Debate rages in climate change activist circles. Does individual action make any difference to carbon emissions? If you forgo a flight, won’t the plane leave anyway?
Some people think it’s wrong to focus on individuals, and that only big system changes can make any difference. It’s true that, in the short term, yes, the plane will go anyway, and your seat will probably be filled by someone else.
But the travel market is very flexible. Airlines try new routes, build demand for them through advertising, and see if they attract passengers. If they can fill the planes with passengers they are happy. If the route doesn’t work, it gets cancelled.
If people keep flying, the air routes remain. Maybe the airport will expand, and even more routes will be added. Investors will keep putting money into airports as long as passengers keep buying tickets.
"If people keep flying, maybe the airport will expand, and even more routes will be added."
Here at Flight Free UK our dream is to be talked about in the meetings when airlines plan new investment, like in this 2019 Reuters story about a UBS report that challenges airline assumptions on passenger growth. When banks start questioning the airlines’ growth plans, because an increasing number of customers say they won’t fly as much in future, we know we are winning.
We need much more than individuals making ethical choices. We need political, technological and economic transformations too. Flight Free UK campaigns for system changes like tax on aviation fuel and no airport expansion. But if, while you are waiting for the system to change, you carry on flying like before… well, let’s just say the fossil fuel companies are going to love you.
If you stop flying, your choice will affect the people around you. It sends a signal that you believe that the climate crisis is real. It connects your actions with your beliefs and values.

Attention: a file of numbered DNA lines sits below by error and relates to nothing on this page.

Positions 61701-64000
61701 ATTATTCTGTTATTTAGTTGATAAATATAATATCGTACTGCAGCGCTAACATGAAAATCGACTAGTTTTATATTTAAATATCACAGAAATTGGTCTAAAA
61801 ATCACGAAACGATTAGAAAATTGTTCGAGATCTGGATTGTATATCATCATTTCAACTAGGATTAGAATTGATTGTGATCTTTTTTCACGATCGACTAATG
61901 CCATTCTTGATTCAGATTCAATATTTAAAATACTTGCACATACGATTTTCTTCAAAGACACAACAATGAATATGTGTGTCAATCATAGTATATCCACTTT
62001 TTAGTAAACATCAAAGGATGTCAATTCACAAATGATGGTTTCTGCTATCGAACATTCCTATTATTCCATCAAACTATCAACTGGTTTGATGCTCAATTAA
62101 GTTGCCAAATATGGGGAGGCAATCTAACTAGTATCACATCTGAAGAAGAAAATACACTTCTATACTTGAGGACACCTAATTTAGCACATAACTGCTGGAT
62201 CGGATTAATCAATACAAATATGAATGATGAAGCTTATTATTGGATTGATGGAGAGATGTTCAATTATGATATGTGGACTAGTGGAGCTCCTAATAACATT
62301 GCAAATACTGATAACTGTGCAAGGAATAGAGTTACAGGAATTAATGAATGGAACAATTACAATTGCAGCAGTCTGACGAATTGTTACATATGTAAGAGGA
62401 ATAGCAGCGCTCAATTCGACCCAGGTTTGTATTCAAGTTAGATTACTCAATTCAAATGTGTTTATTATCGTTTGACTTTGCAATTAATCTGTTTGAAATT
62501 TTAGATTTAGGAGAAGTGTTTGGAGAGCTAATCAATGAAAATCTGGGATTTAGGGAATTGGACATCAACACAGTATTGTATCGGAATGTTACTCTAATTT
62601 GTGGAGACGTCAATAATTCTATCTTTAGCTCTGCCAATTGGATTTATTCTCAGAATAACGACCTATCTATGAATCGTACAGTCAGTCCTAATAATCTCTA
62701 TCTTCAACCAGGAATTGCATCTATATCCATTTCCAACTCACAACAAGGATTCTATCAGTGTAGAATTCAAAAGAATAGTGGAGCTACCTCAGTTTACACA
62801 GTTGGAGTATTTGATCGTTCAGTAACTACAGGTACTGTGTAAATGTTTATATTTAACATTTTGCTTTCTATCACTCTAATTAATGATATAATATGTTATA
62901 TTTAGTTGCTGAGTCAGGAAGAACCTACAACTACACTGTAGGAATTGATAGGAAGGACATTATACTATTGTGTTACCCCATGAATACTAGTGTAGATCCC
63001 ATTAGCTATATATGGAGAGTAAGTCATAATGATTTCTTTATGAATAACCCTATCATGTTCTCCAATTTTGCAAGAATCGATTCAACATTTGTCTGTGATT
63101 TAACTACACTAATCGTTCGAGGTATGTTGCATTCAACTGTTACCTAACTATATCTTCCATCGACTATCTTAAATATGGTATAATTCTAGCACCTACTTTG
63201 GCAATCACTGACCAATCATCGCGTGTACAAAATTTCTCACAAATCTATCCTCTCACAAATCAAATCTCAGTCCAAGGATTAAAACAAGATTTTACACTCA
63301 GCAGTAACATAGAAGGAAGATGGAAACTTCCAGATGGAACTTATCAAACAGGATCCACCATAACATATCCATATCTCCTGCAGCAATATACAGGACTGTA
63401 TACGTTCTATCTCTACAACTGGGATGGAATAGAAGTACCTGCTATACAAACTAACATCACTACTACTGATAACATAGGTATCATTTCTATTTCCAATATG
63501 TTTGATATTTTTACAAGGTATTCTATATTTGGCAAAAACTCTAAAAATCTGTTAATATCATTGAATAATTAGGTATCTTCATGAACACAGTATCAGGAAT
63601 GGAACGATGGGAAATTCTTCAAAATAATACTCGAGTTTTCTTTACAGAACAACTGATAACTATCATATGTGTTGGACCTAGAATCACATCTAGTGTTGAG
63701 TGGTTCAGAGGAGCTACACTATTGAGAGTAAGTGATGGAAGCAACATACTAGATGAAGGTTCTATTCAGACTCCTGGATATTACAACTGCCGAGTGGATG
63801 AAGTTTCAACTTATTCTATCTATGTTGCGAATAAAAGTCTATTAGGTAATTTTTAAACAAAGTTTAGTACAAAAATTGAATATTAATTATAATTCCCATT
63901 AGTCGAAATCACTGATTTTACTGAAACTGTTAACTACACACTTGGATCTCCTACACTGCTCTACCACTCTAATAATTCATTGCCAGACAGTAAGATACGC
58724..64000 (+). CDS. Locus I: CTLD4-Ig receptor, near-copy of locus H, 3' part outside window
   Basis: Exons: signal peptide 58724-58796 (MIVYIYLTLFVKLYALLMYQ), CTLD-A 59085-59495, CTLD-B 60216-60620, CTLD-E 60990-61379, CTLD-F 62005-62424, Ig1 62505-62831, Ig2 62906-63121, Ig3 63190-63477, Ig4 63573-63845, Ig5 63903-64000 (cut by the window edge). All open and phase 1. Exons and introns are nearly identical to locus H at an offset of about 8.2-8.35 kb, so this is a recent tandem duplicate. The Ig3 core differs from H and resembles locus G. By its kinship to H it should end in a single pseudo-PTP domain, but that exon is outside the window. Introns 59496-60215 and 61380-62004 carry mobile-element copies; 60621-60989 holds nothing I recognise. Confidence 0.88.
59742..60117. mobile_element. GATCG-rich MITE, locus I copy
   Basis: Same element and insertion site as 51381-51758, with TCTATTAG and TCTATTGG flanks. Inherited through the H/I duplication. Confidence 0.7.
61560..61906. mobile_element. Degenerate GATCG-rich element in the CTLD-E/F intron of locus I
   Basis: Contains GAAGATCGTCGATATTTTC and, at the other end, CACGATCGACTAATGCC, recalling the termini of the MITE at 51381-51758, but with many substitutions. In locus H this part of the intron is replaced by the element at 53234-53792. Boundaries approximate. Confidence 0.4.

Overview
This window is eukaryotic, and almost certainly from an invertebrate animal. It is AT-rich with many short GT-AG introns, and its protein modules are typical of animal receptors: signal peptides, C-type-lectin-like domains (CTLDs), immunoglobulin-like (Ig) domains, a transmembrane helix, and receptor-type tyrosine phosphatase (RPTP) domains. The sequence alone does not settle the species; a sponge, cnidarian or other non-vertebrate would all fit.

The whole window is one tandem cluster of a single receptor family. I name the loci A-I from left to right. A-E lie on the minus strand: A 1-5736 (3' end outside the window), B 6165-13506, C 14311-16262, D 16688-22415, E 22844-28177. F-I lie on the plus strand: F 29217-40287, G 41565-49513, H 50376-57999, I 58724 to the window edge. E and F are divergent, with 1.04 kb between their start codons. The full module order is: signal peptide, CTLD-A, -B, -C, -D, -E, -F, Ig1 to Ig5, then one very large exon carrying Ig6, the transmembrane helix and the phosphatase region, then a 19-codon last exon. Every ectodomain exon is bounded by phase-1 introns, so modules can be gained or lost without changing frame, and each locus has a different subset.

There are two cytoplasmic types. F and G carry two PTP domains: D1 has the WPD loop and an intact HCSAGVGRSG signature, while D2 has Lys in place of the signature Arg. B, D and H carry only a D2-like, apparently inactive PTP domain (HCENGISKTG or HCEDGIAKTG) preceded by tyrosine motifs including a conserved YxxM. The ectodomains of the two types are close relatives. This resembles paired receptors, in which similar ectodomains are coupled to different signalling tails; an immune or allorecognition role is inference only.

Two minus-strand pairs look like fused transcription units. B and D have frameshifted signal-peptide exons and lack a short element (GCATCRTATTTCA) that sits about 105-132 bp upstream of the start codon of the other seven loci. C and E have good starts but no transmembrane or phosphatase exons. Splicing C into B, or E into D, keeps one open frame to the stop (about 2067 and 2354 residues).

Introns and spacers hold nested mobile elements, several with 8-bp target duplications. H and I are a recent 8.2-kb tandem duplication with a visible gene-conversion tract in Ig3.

"If you stop flying, your choice will affect the people around you."
Imagine that you are the only person in your group who is wondering if we can still keep flying. You will probably feel awkward about speaking up. Will people think you are a killjoy?
But suppose you are not in fact the only one. Perhaps someone else is thinking the same, but also feeling shy. If you say something, they will feel encouraged to say something too. Perhaps they will back you up. They may even feel comforted that they are not alone.
If one person stops flying, it only makes a small difference. But when many people stop, it adds up.
"If one person stops flying, it only makes a small difference. But when many people stop, it adds up."
Right now we need more than change that adds up. We need change that multiplies. The climate change problem is so big and so urgent we need more than small steps in the right direction. We need more than steady progress. We need rapid, disruptive, exponential change. We need change that goes viral. We need a snowball effect.
Social change can happen quickly. Think of the adoption of smart phones, the decline in smoking, or how unacceptable it is these days to wear real fur*. Could attitudes to flying change like that? Even if we only stopped the number of passengers growing, it would save millions of tonnes of carbon dioxide compared with the upward trend the aviation industry is planning on at the moment.
Individual pledges, new social norms, technology, regulation and taxes… If the planet is to have a snowball’s chance of avoiding dangerous climate change it’s going to take everything we’ve got in the locker.
Multiply the effect of not flying, and get that snowball rolling, with our tips:
- Pledge with Flight Free UK. We will do our best to make sure everyone knows that you are not alone.
- Write to your MP and your local councillors. Tell them about your pledge and why you think it’s important. Ask them to pledge too! You can find out how best to contact your MP here. To find your councillors, there is help here.
- Ask at work about policies to reduce business flying. For some companies it is their biggest source of emissions.
- When you take a holiday without flying, tell your friends how great it was. Put some irresistible photos on social media, and make sure everyone knows how you got there. And big up the companies that have helped you travel flight free.
- When other people talk about their trips and holidays, mention that you don’t fly because you are worried about climate change. Or say ‘I’ve challenged myself not to fly this year.’ It’s not about flight shaming. It’s just showing that another way of travelling and enjoying life is possible.
- It’s possible that, while you are staying on the ground, your savings or your pension are still being invested in airlines and airports. Have a word with your pension company about whether it should be investing in airports. Air travel can’t continue to grow in a zero carbon world.
* We are grateful to environmental engineer Katie Patrick for these examples. She talks about them in this podcast about the role of individuals in behaviour change.